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The Facebook Copyright Caper: What It All Means

Sabrina Tharani |

If you have a Facebook, you’ve seen it in the last few days: an explosion of status updates all claiming copyright on personal details and consent for external use. These nervous proclamations were ignited by recent changes to Facebook’s privacy policy, which suggested the social network is going to use the data it has collected about you (namely “likes”, geo-location and friends), to show you targeted ads outside your Facebook page. This is the first confirmation from the company that a user’s data will extend beyond Facebook’s own https:// and “sponsored stories” to external ad networks around the web.

Maybe this new strategy is a consequence of the pressure on Facebook to provide revenue in line with its $50 billion market capitalization – or maybe it’s to improve its struggling click-through mobile ad rate. In any case, Facebook’s undeniably strong traffic, coupled with its enormous trove of user information, has the ability to double the company’s revenues if it manages to attract enough advertisers. If so, Facebook’s model proves more effective at targeting consumers than current systems, which primarily derive ad preferences based on cookies dropped while browsing.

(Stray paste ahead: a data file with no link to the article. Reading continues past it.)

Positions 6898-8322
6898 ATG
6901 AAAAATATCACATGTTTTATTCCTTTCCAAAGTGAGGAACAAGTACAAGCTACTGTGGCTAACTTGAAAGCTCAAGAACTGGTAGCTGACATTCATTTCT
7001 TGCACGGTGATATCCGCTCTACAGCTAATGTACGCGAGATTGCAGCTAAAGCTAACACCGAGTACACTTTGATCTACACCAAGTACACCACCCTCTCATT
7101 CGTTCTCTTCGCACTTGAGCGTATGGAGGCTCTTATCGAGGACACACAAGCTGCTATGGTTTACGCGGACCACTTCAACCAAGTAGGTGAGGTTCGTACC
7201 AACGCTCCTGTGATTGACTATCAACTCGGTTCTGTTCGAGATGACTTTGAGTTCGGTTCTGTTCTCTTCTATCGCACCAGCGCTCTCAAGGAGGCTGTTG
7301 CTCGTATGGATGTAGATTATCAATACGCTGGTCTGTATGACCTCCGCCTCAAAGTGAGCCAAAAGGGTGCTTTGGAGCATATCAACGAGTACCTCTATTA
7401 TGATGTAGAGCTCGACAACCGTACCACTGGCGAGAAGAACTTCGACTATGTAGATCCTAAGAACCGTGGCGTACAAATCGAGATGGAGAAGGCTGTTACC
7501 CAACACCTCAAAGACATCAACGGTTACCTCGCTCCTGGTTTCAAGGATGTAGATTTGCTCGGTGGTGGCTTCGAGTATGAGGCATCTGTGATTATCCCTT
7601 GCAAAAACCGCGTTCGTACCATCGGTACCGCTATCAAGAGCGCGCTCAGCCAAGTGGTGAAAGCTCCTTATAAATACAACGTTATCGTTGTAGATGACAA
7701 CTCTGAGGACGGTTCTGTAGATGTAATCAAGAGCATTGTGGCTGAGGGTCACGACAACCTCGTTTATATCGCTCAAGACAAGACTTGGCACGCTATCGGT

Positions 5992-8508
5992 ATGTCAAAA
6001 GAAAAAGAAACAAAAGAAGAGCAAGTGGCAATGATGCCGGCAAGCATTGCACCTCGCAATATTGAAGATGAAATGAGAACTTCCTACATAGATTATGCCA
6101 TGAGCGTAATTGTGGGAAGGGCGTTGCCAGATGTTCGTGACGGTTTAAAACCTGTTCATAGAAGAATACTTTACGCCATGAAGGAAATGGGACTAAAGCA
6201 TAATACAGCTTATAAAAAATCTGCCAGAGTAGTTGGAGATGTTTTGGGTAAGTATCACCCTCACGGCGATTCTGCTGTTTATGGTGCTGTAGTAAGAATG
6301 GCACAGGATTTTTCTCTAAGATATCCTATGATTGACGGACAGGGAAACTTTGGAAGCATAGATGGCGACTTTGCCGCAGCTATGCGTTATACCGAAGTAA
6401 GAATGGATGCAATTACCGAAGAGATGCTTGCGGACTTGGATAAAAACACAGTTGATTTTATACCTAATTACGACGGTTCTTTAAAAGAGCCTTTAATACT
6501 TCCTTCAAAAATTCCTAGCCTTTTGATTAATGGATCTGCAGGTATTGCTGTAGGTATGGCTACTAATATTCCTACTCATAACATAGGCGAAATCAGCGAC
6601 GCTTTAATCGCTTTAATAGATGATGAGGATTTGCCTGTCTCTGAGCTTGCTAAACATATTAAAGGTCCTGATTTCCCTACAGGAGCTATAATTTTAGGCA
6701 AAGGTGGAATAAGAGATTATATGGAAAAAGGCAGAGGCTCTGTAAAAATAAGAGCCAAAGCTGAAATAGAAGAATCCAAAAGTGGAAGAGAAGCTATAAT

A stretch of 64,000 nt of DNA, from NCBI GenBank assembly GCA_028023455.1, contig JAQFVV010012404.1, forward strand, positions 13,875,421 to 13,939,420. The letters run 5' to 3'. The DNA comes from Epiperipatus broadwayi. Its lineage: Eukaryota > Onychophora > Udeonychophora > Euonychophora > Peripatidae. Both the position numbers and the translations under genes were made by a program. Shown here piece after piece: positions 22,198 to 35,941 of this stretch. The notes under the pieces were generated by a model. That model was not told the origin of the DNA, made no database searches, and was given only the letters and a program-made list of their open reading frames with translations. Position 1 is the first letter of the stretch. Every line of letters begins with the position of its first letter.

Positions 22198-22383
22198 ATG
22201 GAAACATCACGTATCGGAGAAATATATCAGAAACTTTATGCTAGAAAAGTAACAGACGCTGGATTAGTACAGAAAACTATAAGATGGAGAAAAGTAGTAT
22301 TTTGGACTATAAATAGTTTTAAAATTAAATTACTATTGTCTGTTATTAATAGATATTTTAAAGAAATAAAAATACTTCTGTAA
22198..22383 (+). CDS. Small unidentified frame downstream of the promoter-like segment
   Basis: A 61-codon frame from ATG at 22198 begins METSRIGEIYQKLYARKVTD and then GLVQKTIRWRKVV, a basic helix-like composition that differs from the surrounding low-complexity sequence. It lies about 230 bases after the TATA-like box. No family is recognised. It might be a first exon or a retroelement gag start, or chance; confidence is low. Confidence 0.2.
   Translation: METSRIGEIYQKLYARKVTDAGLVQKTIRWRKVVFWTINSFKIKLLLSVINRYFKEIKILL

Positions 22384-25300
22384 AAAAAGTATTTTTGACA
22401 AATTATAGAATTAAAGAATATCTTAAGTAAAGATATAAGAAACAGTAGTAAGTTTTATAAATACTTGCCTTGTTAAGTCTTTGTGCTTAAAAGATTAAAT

One site that can plausibly leverage targeted advertising is Instagram, Facebook’s $735 million purchase, which is currently ad-free. Previously, user data in Facebook and Instagram was “siloed,” which meant that programmers didn’t have access to both sets of data. By aggregating the two, Facebook would gain insight into highly predictive behavioral data, helping determine which ads become most relevant. This model doesn’t require the collection of any additional data, just combines what users already willingly share.

Even Facebook’s Chief Privacy Officer suggests an external ad network is probable, explaining “Everything you do and say on Facebook can be used to serve you ads. Our policy says that we can advertise services to you off of Facebook based on data we have on Facebook.”

From Facebook’s vantage point, external ads have the capability to bring in $10 billion in revenue each year and enhance the company’s financial prospects (stock price is already up 8% since the announcement). From the perspective of users, it forces them to confront the realities of what really funds the free internet experiences they’ve had to date.

Topics: Economic Outlook

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